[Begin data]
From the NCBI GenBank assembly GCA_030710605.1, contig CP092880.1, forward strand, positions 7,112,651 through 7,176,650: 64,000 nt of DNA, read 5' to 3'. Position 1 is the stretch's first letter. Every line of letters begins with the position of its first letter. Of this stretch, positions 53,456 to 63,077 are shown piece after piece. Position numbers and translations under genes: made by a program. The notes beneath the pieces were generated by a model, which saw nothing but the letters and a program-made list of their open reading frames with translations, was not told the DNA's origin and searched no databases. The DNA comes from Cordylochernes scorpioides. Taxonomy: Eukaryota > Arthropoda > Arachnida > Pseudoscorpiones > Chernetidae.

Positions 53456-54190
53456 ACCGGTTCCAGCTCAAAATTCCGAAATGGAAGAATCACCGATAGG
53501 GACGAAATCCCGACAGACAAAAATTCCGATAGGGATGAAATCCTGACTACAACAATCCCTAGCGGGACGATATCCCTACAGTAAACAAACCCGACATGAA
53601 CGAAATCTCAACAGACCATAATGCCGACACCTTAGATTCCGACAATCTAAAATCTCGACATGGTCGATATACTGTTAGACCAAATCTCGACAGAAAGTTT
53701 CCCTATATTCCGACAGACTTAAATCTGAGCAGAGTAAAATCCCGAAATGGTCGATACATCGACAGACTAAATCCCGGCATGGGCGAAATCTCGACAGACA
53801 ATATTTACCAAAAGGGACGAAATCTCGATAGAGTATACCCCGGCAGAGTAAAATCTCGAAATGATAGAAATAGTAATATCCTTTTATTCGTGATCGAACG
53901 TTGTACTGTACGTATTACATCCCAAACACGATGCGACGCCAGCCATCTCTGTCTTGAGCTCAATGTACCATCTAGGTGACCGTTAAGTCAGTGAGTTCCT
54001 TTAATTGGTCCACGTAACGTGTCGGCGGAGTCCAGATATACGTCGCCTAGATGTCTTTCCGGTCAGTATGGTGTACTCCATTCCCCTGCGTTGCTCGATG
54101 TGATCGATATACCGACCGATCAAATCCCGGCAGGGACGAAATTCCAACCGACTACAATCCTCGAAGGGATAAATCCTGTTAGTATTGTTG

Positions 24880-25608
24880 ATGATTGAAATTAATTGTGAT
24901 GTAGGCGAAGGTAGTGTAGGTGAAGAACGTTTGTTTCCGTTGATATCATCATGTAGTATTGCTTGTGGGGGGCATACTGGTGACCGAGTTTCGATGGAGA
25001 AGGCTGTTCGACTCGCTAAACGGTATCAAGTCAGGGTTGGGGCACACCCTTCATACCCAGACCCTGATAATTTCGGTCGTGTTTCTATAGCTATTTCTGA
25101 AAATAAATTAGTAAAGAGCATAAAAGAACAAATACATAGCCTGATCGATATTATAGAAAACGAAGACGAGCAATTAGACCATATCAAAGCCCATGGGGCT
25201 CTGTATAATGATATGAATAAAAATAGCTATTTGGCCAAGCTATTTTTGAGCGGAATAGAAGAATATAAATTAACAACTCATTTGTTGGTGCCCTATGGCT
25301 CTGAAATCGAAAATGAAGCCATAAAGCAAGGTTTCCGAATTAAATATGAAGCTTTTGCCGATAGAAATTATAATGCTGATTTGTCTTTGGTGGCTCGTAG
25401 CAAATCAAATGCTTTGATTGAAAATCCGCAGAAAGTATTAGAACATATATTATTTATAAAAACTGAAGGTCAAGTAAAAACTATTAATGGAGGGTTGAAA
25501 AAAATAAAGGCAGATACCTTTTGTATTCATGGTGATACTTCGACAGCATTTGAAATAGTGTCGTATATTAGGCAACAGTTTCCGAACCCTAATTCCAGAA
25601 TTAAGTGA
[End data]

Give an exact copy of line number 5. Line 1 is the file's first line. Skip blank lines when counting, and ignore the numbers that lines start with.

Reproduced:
53601 CGAAATCTCAACAGACCATAATGCCGACACCTTAGATTCCGACAATCTAAAATCTCGACATGGTCGATATACTGTTAGACCAAATCTCGACAGAAAGTTT